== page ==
With the cost of college climbing faster than the rate of inflation, families need to have a plan to build savings to prepare for higher education.
But fewer Americans know about college-savings plans than last year, according to a survey by financial firm Edward Jones. ThinkAdviser reports that 1,000 adults polled earlier this month found that 70 percent of Americans do not know that 529 plans are a college savings tool. That number is up from 63 percent in 2012.
May 29th – or 5/29 – is a good day to figure out what the plans are and how they work. Reuters breaks it down simply: Introduced in 1996, 529s are savings plans where earnings are tax-free as long as they are used for college expenses. They are available through the states, but families can choose a plan that is not in the state where they reside.
Many families set up a savings plan with monthly automatic withdrawal. The power of compound interest allows the savings to grow as the child does. Even a small monthly contribution can add up over the years. And that money will come in handy. According to the Project on Student Debt, members of the Class of 2012 left school with an average of $29,000 in debt. In Minnesota, college graduates carried an average of $31,497 in debt.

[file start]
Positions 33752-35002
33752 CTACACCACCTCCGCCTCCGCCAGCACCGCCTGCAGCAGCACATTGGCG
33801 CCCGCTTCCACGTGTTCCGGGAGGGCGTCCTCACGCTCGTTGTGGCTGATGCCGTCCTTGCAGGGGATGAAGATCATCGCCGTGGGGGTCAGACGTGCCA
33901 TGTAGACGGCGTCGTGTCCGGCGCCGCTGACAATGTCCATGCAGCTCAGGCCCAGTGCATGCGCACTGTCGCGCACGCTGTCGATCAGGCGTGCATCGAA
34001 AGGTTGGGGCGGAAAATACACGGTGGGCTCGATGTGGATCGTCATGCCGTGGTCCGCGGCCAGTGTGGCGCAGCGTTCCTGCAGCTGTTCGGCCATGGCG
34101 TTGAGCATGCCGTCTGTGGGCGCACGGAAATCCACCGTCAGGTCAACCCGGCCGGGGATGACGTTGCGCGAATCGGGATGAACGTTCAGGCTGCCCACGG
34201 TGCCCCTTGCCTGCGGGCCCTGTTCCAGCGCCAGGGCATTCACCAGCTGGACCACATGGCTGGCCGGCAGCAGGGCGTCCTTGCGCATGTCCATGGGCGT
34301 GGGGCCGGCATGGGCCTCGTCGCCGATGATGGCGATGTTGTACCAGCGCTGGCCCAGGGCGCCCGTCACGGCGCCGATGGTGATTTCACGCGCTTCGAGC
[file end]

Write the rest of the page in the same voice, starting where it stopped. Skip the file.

An article in SouthernMinn.com points out that parents – or grandparents – don’t need to be rich to start a 529 plan. The minimum deposit is just $25.
"With the cost of college going up as quickly as it is, we’re hoping more people will start saving as soon as they can,” said Robert Stern, Program Manager for the Minnesota College Savings Plan.
Stern says it’s important to clear up some misinformation about 529 plans.
“There’s a misconception that students will hurt their chances of qualifying for financial aid if they have a college savings account. That is not true,” he said.
Some families begin saving for their child right away. Research by T. Rowe Price found that the triggering event most likely to get parents to sign up for a 529 is the birth of a child - not kindergarten, or entering middle school, or any other time.
"We get four times as many accounts open at birth than any other age," says Stuart Ritter, T. Rowe Price's senior financial planner.
Find out how to get started with a 529 plan at the Minnesota College Savings Plan website.